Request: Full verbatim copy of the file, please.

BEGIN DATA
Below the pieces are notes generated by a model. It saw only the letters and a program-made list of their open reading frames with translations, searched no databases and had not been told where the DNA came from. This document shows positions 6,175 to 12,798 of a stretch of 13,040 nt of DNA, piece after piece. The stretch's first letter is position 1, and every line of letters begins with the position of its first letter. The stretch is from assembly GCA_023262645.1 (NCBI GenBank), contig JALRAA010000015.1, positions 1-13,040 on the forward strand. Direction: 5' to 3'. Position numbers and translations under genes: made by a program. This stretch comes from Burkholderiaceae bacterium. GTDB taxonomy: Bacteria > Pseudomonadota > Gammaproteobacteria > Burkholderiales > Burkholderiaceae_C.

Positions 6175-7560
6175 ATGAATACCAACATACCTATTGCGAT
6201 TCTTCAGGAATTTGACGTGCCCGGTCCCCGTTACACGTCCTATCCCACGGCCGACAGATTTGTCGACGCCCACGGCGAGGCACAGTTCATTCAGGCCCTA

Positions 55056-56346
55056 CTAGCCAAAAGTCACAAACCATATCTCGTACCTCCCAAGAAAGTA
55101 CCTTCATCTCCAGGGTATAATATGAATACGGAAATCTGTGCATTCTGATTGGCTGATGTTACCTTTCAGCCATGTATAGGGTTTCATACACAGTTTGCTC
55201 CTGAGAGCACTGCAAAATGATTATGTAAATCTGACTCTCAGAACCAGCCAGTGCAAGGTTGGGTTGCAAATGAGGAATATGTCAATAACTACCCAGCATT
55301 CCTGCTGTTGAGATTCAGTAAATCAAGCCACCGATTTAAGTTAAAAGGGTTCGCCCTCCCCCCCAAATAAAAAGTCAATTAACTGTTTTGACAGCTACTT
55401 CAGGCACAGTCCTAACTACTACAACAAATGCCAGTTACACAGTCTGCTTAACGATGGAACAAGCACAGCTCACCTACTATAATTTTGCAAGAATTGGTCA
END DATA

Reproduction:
Below the pieces are notes generated by a model. It saw only the letters and a program-made list of their open reading frames with translations, searched no databases and had not been told where the DNA came from. This document shows positions 6,175 to 12,798 of a stretch of 13,040 nt of DNA, piece after piece. The stretch's first letter is position 1, and every line of letters begins with the position of its first letter. The stretch is from assembly GCA_023262645.1 (NCBI GenBank), contig JALRAA010000015.1, positions 1-13,040 on the forward strand. Direction: 5' to 3'. Position numbers and translations under genes: made by a program. This stretch comes from Burkholderiaceae bacterium. GTDB taxonomy: Bacteria > Pseudomonadota > Gammaproteobacteria > Burkholderiales > Burkholderiaceae_C.

Positions 6175-7560
6175 ATGAATACCAACATACCTATTGCGAT
6201 TCTTCAGGAATTTGACGTGCCCGGTCCCCGTTACACGTCCTATCCCACGGCCGACAGATTTGTCGACGCCCACGGCGAGGCACAGTTCATTCAGGCCCTA

Positions 55056-56346
55056 CTAGCCAAAAGTCACAAACCATATCTCGTACCTCCCAAGAAAGTA
55101 CCTTCATCTCCAGGGTATAATATGAATACGGAAATCTGTGCATTCTGATTGGCTGATGTTACCTTTCAGCCATGTATAGGGTTTCATACACAGTTTGCTC
55201 CTGAGAGCACTGCAAAATGATTATGTAAATCTGACTCTCAGAACCAGCCAGTGCAAGGTTGGGTTGCAAATGAGGAATATGTCAATAACTACCCAGCATT
55301 CCTGCTGTTGAGATTCAGTAAATCAAGCCACCGATTTAAGTTAAAAGGGTTCGCCCTCCCCCCCAAATAAAAAGTCAATTAACTGTTTTGACAGCTACTT
55401 CAGGCACAGTCCTAACTACTACAACAAATGCCAGTTACACAGTCTGCTTAACGATGGAACAAGCACAGCTCACCTACTATAATTTTGCAAGAATTGGTCA